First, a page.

And as the expectations of liftoff draw closer, the dollar will strengthen further, making it more difficult for the Fed to pull the trigger (what some refer to as a "self-correcting" mechanism). It's hard to envision the Fed acting unilaterally in the sea of looser monetary policy worldwide. The policy trajectory of the US central bank is therefore tied to a large extent to the global recovery, which remains elusive for now.

The Fed officials are keenly aware of premature policy tightening by a number of central banks, who were forced to reverse their decisions later.

Source: @themoneygame (Business Insider), Deutsche Bank

What some of these central banks didn't count on was the global nature of disinflation, over which they had little or no control (see chart). In the Fed's case, such a reversal would severely undermine the FOMC's credibility, sending policymakers back to the drawing board.
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Sunday, November 30, 2014

Think homebuilder optimism is irrational? Think again.

The chart below (and similar comparisons) has been circulated widely in the media and the blogosphere. It shows homebuilder optimism (as measured by the NAHB) far outpacing sales of singly-family homes in the United States. Naive reporters and bloggers have been arguing that builders are simply out of touch with reality. How could homebuilders possibly be almost as optimistic as they were prior to the housing recession if new single-family home sales are near multi-decade lows?

Source: @cigolo, Reuters

There are a couple of key reasons for the NAHB index decoupling from new single-family home sales:

1. Builders are targeting higher-end and luxury homes - a market where mortgage availability is less of an issue. That it why the median price of new homes sold is far above the pre-recession peak and continues to rise.

Source: @NickTimiraos

2. US homebuilders are also focused on multi-family structures - rental as well as some high-end condos.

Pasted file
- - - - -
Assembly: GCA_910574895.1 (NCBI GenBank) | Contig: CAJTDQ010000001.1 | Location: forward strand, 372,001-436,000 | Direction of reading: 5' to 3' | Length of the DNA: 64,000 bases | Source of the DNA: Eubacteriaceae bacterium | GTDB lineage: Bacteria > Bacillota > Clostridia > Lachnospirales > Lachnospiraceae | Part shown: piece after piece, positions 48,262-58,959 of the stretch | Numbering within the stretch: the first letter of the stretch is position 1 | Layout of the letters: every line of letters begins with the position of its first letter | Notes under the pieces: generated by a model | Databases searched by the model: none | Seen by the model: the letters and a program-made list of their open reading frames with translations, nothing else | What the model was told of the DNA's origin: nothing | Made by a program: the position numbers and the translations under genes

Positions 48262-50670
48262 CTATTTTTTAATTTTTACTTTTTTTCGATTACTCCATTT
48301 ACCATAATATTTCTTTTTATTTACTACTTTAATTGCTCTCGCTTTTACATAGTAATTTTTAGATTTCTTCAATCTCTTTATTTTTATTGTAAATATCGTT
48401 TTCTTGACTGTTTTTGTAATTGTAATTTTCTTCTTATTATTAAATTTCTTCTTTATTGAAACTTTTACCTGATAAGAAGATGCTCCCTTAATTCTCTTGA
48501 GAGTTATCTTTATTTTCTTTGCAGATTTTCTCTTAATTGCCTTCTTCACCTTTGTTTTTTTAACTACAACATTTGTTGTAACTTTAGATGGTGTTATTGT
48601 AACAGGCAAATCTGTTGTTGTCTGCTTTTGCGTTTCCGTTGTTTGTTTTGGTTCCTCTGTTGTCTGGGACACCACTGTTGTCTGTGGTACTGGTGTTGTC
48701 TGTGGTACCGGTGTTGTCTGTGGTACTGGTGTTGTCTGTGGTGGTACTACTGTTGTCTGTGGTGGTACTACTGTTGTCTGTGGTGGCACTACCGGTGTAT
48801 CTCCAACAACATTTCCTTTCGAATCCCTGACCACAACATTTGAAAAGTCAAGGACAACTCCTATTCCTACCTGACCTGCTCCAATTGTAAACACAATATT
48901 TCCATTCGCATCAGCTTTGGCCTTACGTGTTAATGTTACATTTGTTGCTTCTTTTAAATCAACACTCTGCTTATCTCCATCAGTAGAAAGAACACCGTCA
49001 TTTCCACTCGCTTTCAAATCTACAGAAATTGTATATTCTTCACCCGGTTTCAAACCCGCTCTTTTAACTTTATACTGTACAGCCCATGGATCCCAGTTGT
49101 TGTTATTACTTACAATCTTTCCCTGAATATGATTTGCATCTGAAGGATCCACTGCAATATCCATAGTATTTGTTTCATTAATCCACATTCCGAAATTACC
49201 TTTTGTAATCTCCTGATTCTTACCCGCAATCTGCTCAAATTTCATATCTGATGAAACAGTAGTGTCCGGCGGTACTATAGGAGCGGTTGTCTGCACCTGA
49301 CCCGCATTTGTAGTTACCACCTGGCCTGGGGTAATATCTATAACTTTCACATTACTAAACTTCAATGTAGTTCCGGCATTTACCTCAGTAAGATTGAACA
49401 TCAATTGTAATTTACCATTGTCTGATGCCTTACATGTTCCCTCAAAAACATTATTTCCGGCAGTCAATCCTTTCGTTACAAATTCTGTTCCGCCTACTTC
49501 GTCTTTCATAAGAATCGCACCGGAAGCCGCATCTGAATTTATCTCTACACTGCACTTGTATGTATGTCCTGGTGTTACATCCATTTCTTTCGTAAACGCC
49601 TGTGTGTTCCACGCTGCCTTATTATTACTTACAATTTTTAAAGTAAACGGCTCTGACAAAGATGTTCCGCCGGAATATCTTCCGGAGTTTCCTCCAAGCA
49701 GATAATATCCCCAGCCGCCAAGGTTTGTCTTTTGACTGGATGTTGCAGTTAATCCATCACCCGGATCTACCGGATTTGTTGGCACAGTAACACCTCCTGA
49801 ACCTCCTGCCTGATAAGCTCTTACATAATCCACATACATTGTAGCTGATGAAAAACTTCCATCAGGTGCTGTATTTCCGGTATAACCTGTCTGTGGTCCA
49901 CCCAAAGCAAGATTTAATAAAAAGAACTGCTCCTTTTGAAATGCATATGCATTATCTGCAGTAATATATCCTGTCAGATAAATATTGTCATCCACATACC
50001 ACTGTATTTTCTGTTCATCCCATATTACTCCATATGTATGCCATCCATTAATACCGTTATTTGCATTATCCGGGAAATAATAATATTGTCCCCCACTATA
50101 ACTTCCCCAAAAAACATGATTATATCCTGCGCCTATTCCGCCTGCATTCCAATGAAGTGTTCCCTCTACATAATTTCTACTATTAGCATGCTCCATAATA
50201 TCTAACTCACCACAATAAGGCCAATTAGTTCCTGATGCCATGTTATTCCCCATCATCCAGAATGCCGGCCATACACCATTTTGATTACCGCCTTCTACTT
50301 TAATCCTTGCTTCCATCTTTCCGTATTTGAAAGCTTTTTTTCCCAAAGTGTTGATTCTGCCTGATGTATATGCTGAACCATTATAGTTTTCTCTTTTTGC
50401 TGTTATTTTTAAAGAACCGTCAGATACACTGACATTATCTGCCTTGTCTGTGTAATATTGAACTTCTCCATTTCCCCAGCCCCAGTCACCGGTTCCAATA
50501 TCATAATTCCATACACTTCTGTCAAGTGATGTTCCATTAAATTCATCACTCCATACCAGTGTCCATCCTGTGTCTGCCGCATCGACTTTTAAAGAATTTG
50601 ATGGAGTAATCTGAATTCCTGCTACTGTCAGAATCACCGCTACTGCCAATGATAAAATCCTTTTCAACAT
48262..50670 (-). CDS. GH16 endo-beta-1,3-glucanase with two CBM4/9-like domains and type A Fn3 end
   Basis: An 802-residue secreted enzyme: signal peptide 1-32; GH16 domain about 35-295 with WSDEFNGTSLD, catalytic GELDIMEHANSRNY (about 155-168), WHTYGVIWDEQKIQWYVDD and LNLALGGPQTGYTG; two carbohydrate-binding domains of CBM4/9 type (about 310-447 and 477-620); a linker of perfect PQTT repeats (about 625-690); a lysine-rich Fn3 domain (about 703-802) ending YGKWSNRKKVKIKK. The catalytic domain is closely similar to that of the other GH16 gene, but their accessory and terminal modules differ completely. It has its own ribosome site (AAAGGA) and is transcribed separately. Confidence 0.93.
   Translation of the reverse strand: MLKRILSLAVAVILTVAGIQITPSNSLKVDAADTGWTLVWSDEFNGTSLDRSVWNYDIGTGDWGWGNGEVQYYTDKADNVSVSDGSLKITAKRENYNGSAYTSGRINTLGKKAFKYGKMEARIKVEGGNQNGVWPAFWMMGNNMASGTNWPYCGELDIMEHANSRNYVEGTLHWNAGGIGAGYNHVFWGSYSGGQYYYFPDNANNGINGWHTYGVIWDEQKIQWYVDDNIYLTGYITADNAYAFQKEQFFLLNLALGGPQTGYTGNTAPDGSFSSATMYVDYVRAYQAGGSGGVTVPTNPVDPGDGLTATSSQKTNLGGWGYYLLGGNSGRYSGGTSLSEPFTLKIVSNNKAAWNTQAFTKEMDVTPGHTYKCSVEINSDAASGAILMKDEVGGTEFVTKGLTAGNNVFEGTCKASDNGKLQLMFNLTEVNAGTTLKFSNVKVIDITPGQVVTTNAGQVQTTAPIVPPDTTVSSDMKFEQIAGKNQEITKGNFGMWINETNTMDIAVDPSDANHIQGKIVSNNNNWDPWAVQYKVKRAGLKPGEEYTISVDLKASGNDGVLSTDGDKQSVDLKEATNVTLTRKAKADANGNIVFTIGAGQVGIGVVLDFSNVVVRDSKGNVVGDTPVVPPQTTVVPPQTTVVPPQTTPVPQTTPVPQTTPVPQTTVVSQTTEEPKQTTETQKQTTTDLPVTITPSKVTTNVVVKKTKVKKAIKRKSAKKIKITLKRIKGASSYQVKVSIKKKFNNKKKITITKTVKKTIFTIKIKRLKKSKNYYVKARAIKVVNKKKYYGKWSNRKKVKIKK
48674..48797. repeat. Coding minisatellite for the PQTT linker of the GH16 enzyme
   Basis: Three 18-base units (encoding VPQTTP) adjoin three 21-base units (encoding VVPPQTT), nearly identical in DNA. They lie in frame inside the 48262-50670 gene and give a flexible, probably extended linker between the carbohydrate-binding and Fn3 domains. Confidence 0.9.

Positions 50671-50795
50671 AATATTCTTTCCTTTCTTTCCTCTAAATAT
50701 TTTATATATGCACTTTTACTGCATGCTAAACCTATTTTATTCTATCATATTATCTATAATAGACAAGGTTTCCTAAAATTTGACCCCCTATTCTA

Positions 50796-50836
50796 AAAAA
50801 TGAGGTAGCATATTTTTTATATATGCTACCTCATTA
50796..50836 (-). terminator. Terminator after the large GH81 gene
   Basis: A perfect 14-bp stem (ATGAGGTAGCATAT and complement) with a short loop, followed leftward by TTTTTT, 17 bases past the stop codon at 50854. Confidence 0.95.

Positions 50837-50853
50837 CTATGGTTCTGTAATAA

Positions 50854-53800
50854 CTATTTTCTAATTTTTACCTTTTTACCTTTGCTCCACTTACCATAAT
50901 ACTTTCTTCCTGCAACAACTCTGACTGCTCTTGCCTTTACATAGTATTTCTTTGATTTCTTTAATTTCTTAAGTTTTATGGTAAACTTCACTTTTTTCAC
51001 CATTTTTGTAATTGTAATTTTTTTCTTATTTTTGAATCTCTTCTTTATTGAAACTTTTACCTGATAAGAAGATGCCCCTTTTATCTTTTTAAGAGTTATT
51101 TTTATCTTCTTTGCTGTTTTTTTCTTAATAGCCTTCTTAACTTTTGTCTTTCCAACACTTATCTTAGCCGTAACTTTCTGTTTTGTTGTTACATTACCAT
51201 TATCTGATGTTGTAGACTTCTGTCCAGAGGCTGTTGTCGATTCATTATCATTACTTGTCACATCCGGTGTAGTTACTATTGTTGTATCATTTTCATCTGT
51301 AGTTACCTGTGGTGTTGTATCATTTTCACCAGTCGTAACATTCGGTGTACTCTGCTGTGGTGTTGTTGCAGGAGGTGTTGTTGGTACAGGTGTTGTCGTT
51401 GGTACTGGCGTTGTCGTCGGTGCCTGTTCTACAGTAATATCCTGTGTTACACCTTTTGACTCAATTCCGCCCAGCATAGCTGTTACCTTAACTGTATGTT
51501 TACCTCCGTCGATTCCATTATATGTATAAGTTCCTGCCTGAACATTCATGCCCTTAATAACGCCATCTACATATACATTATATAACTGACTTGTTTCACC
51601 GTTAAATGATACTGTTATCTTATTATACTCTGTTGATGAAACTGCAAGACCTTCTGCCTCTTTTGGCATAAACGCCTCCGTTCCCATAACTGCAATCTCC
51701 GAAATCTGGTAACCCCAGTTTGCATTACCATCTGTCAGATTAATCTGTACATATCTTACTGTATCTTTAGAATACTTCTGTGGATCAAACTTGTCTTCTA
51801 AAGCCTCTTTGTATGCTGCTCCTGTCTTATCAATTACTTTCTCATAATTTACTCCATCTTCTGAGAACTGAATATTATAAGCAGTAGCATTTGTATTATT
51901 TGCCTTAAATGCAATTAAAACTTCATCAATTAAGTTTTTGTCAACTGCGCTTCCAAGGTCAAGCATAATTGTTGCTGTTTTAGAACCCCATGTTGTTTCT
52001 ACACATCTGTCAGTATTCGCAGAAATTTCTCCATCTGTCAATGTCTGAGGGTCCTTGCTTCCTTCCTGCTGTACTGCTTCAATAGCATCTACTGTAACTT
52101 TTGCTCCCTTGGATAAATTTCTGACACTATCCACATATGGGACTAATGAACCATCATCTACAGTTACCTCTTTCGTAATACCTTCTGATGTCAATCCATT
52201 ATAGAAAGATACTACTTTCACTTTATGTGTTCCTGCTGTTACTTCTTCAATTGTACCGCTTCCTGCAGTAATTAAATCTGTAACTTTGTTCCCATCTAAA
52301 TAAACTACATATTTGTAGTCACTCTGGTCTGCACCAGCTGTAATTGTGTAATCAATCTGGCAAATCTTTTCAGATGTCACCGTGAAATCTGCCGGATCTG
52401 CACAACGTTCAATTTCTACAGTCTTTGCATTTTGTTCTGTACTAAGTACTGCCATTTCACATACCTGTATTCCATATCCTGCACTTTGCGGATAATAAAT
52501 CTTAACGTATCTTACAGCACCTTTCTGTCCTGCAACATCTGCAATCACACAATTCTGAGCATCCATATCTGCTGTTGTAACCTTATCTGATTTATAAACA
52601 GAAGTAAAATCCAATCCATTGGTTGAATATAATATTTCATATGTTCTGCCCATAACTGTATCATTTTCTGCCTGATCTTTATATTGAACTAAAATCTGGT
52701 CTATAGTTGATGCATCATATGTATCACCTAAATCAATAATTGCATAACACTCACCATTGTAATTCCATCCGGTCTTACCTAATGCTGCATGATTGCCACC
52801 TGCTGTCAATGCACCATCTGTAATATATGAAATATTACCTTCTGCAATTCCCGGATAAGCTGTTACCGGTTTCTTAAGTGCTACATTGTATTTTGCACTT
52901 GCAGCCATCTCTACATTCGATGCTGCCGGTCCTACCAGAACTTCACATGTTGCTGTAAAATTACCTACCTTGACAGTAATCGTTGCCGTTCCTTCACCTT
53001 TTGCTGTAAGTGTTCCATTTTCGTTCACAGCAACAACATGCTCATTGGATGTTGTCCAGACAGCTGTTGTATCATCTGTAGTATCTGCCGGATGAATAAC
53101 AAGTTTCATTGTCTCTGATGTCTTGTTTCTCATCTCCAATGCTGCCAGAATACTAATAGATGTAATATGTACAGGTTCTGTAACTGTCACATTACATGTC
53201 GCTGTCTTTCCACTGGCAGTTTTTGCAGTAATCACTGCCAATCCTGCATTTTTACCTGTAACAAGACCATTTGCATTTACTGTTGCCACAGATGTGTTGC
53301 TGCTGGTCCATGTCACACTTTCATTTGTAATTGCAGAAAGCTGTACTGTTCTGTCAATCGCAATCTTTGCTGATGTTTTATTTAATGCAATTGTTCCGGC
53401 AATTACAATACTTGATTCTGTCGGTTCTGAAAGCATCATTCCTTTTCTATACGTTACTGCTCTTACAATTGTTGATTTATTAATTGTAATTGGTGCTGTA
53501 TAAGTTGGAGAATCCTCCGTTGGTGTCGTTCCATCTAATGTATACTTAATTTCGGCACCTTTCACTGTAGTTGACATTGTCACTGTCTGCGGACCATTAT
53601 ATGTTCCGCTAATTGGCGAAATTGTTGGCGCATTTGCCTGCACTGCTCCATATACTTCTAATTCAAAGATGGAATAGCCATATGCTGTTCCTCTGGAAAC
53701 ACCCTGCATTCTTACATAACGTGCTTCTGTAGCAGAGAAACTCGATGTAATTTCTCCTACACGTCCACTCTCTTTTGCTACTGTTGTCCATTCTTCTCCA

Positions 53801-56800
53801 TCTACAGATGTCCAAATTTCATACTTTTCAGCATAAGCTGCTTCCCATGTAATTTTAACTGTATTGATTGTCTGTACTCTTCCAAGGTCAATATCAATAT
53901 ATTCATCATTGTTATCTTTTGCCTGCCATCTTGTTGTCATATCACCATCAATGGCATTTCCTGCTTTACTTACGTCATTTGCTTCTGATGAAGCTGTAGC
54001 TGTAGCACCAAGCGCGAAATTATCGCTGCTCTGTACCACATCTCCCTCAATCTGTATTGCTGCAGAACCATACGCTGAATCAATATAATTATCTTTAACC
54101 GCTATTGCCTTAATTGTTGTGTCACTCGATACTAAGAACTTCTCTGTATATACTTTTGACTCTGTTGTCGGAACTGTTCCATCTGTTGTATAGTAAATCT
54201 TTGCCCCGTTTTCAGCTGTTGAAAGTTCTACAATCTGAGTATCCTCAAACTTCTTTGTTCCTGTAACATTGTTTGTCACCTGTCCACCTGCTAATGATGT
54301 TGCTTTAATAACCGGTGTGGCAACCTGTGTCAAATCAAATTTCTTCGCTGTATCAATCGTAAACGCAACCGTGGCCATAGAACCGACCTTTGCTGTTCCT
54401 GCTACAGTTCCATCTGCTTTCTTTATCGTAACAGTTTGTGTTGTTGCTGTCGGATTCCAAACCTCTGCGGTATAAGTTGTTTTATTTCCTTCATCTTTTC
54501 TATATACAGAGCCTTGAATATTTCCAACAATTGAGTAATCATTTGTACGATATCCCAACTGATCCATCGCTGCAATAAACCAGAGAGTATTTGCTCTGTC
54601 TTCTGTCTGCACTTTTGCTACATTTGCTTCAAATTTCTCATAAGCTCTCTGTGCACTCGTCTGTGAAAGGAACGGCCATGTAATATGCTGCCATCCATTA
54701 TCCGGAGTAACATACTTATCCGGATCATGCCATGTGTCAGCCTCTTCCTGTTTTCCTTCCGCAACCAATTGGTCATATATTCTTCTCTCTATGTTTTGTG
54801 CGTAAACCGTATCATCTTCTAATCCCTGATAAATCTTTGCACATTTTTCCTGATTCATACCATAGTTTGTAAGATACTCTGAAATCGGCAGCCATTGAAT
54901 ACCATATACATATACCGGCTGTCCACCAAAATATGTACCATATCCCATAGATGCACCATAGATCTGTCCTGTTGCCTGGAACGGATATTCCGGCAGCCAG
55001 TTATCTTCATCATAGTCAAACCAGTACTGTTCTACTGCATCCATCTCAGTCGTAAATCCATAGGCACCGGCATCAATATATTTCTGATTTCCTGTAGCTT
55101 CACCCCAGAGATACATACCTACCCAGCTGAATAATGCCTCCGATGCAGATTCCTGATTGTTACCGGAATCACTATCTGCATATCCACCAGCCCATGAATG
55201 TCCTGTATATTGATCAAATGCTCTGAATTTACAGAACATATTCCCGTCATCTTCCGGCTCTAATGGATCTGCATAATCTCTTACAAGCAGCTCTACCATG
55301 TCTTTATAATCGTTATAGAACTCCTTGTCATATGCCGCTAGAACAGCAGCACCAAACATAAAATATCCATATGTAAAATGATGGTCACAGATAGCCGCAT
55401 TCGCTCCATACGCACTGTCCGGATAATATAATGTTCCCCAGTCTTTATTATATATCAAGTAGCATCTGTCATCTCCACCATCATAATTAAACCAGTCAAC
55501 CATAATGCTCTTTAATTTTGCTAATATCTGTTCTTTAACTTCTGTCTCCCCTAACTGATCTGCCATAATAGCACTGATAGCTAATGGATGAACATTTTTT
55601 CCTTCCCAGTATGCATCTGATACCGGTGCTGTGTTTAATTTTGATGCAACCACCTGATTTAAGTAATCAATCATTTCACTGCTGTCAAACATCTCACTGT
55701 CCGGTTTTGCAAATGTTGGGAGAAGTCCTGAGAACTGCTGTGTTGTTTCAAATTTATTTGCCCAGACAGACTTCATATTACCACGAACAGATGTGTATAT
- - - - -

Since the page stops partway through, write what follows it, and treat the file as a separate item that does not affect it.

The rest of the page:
Source: @NickTimiraos

Tighter credit conditions and some consolidation have resulted in reduced competition among homebuilders, with a number of local and regional players closing down after the recession. At the same time rental housing demand is on the rise (see post). Those well positioned in this space will do fine. Therefore, while it is quite popular to poke fun at the "giddy" homebuilders, one should rest assured these businesses are acting quite rationally. And so are their investors. Homebuilder shares have outperformed the broader market since the October correction (see chart).

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Saturday, November 29, 2014

At current prices Bakken and Permian Basin are in the red

Although OPEC's decision to maintain current crude production quotas was not entirely unexpected (see post), the market reaction was violent. WTI crude fell by 10% over the last two days of the week.

At $66 per barrel North American producers have real problems on their hands. While Eagle Ford is still profitable, both Bakken and Permian Basin are in now the red.
Scotiabank: - Based upon an analysis of more than 50 oil plays across Canada and the United States, we estimate that ‘mid-cycle breakeven costs’ in the North Dakota Bakken (1.05 mb/d) are roughly US$69 per barrel and in the Permian Basin in Texas (1.63 mb/d) about US$68. While some producers have hedged forward at higher prices, if WTI oil remains around US$70 for more than six months, it appears likely that drilling activity will slow in more marginal areas of these plays as 2015 unfolds. Funding for independent oil producers will also tighten. However, the ‘liquids-rich’ Eagle Ford (1.45 mb/d) will be little impacted, with breakeven costs averaging only US$50.